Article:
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The H27 projector does leak a little light out the vents in the front. The good news is that it doesn't hit the screen. What little light that leaks out the front is aimed down (if you are on a table, or up on your ceiling - if the projector is ceiling mounted (for you novices - when ceiling mounted projectors are mounted upside down). The amount of light leak is small and since the projector normally sits at least as far back as the audience, it should be not be an issue at all.
AI (Artificial Intelligence)
Optoma says their AI circuitry which looks at the content "frame by frame" and adjusts output to optimize picture quality, increases their effective contrast all the way up to an impressive 4000:1. As mentioned earlier, "AI" type circuitry is appearing in more and more home theater projectors, and the overall result is to provide a better viewing image.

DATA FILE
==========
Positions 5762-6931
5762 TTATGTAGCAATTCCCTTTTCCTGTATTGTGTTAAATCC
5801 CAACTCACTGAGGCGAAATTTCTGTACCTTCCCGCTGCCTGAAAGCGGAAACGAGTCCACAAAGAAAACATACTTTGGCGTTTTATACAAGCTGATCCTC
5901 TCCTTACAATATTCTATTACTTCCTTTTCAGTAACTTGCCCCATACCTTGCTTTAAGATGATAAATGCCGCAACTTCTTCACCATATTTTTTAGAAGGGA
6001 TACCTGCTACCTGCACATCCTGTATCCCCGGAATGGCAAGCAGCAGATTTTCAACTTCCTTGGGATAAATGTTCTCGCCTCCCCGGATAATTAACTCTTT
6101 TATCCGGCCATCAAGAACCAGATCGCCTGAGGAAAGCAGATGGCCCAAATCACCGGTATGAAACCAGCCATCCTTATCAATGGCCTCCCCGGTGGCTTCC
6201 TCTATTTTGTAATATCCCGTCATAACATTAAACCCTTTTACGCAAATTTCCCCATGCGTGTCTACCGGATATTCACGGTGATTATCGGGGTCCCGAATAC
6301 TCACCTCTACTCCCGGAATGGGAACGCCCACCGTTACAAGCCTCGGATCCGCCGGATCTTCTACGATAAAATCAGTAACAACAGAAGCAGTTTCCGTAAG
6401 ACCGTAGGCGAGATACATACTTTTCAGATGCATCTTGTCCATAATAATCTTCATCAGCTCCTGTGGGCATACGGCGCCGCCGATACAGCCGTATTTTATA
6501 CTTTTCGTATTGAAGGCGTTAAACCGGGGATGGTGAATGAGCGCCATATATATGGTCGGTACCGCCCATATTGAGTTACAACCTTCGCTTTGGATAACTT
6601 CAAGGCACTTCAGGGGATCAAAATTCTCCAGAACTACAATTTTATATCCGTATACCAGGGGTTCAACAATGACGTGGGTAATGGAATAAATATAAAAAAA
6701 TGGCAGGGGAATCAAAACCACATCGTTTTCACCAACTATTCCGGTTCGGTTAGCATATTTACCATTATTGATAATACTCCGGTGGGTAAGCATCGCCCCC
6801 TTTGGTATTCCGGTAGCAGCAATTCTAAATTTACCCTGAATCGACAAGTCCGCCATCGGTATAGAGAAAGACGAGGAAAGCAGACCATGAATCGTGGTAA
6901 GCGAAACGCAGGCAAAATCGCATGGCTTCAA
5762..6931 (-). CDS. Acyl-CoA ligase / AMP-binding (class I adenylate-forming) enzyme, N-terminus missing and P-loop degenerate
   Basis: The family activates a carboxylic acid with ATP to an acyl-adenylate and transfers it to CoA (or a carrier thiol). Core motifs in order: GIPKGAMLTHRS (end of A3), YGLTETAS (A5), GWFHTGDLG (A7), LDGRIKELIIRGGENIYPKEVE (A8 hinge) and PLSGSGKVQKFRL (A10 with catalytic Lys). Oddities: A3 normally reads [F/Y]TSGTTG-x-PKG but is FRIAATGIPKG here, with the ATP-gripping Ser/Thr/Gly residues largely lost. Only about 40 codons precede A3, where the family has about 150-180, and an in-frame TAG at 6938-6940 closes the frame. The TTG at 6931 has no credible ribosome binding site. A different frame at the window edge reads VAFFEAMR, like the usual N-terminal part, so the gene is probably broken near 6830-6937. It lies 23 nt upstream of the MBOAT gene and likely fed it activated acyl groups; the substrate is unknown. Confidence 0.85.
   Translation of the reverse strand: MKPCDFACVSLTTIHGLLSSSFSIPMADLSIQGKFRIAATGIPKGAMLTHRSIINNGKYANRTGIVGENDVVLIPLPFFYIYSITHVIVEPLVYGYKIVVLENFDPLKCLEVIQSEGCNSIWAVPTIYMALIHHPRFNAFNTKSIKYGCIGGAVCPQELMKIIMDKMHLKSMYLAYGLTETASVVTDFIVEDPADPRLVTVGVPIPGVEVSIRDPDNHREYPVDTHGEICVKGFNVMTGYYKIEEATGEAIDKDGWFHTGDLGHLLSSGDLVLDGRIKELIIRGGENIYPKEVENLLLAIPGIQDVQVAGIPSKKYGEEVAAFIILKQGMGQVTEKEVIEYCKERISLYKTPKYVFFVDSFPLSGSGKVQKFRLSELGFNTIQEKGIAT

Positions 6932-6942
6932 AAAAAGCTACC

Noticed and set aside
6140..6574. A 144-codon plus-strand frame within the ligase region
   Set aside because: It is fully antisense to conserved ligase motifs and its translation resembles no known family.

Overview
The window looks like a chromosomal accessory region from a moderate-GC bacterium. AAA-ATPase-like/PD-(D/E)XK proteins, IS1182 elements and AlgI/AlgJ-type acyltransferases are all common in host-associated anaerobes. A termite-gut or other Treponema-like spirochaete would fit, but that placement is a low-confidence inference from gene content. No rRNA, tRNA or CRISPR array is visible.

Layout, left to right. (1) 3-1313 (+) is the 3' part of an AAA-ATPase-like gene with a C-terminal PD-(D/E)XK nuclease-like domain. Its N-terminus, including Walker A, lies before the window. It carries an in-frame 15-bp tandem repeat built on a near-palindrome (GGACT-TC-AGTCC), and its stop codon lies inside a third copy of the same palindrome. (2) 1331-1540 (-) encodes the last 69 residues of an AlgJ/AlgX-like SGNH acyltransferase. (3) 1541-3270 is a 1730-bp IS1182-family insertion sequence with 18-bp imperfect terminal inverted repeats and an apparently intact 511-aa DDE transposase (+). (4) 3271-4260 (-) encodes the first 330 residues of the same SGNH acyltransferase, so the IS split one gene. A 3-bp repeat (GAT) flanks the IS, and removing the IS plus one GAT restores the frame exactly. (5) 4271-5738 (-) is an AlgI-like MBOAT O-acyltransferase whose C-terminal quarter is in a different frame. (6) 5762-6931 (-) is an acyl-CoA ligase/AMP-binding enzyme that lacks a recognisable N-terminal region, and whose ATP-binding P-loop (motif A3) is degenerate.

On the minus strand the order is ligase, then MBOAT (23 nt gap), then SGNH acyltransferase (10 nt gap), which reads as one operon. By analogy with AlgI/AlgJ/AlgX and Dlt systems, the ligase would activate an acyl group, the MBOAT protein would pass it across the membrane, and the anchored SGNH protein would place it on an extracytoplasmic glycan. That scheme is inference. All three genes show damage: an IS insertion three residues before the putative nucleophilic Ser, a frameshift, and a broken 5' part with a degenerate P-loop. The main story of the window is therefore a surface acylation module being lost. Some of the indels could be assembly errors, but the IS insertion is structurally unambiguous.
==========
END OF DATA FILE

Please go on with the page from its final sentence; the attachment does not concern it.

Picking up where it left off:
Like almost all lower cost projectors, Optoma's H27 projector does not have adjustable lens shift. This means that you will want to mount the projector (ceiling, shelf or table) at the correct specified height relative to the screen. The Optoma H27 will position with the center of its lens above the top of the screen or below the bottom, typically by a half foot to perhaps less than 2 feet, depending on the size of screen and the position of the zoom. This is, overall, what you want in a fixed lens shift projector, a good angle for most rooms. If you have a low ceiling, you will have to mount the top of the screen still lower, which could be a problem, especially in some basements.
Optional Wide Angle Lens Adapter.
Because the Optoma has a pretty long throw zoom lens, it sits further back than many projectors. If you need it to be positioned closer, a 0.8x lens adapater is available, and it will let you move the projector 20% closer.